In speaking with him, it seems that Stephens is most enthusiastic about his work on two other fronts: the page and the stage.  His first novel, Shortcomings, was published last year, and he is currently writing his second novel in addition to “co-writing a couple of screenplays.”

Discussing his recent work on stage, Stephens has a particular fondness for his role in Lennon’s The Interlopers.  “I played a pre-op transgender activist,” he recalls.  “I had never played a character so loud and brassy and I loved flexing my comedy muscle, which I don’t get to do very often.”  Stephens is very much an activist himself when it comes to LGBT concerns.  “I definitely try to keep folks informed about issues that affect our community; I try to represent the community in a positive way.”

In closing, I asked Stephens whether he is satisfied with his career at this point.  “I don’t think an artist can ever really be truly satisfied, but I am happy to be working as an out black gay man,” he said.  “I wouldn’t say I’ve hit my stride yet as an artist but I’m definitely building up to it.”

For more information about A Family Thing or to purchase tickets, visit the Echo Theater Company website or call (877) 369-9112.

Interview by Rev. Chris Carpenter, resident film critic of Movie Dearest and Rage Monthly Magazine.

Thursday, February 7, 2013

Reverend’s Reviews: Hearts & Brains

‘Twas the week before Valentine’s Day and all through the Cineplex, several scary creatures were stirring: zombies, giant spiders and, perhaps most terrifying of all, Julianne Hough!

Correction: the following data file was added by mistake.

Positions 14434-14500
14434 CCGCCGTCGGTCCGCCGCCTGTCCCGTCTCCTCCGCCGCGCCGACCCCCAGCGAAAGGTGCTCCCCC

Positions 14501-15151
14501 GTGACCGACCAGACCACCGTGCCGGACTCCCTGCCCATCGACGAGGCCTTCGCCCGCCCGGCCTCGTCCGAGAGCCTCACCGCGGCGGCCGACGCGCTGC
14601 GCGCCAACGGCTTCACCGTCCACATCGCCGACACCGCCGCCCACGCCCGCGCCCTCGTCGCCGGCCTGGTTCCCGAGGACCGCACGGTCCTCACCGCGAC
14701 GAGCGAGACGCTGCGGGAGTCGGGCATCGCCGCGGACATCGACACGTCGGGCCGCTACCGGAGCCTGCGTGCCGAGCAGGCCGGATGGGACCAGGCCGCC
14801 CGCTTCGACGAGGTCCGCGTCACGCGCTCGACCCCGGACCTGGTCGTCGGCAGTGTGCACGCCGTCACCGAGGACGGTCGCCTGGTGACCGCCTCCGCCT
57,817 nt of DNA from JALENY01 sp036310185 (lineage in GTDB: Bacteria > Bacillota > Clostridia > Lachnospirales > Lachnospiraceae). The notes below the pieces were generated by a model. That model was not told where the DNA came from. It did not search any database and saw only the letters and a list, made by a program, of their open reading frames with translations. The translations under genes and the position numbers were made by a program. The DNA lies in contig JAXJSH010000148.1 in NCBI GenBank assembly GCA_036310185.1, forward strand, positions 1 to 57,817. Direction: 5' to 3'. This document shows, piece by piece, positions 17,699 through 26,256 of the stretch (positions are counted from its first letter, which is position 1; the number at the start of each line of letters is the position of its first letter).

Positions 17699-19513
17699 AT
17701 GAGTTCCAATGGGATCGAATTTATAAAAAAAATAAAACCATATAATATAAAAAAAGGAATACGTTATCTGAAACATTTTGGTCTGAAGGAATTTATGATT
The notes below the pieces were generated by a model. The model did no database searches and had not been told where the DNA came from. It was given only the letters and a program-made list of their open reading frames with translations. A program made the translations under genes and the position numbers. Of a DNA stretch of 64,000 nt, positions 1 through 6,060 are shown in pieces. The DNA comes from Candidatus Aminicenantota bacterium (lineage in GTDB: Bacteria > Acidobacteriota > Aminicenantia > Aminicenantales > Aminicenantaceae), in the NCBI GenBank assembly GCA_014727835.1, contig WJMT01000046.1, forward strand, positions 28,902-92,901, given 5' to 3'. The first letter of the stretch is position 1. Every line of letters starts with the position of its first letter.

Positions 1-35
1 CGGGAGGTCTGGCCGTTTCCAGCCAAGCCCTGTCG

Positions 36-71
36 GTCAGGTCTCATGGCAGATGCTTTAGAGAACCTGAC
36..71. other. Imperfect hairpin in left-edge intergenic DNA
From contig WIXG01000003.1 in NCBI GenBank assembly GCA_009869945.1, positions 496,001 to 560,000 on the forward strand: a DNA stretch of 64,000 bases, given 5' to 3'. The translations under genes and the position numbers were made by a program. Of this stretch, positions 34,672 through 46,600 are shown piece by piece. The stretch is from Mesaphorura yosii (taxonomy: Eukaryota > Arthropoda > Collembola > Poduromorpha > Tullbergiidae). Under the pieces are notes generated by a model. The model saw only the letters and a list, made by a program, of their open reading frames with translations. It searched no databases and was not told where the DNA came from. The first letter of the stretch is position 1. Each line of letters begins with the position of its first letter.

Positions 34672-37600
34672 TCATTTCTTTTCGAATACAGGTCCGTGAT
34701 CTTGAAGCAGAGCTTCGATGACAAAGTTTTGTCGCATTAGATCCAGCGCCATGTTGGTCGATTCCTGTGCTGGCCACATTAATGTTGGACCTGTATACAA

Zombies have replaced vampires as the monsters du jour on movie and TV screens, largely due to the massive success of AMC’s The Walking Dead.  Adding welcome doses of romance (yes, really) and humor to the genre is the current Warm Bodies.  Clearly targeted at the tween fans of the recently concluded Twilight Saga (and released by the same studio), it depicts the blossoming love of an undead boy for the ex-girlfriend of the guy whose brain he just ate.  Brains have been zombies’ chief dietary staple since at least 1985’s Return of the Living Dead, and Warm Bodies proposes a novel hypothesis that zombies inherit the memories of the living.

British actor Nicholas Hoult plays R., a bored “walker” who spends his days wandering the remains of a decimated airport and collecting mementoes from the pre-apocalyptic world.  Hoult is memorable as the sexually-questioning student who befriends Colin Firth’s gay professor in A Single Man and also headlines next month’s big-budget Jack the Giant Slayer, by gay director Bryan Singer.  Here he gives his most endearing performance to date as the fine young cannibal suddenly smitten by Julie (Teresa Palmer, vet of I Am Number Four and The Sorcerer’s Apprentice).  Unbeknownst to R., Julie is the daughter of the living’s leader (a game and very good John Malkovich), who has walled off their city from the zombie-infested world and has a zero-tolerance policy toward brain-munchers.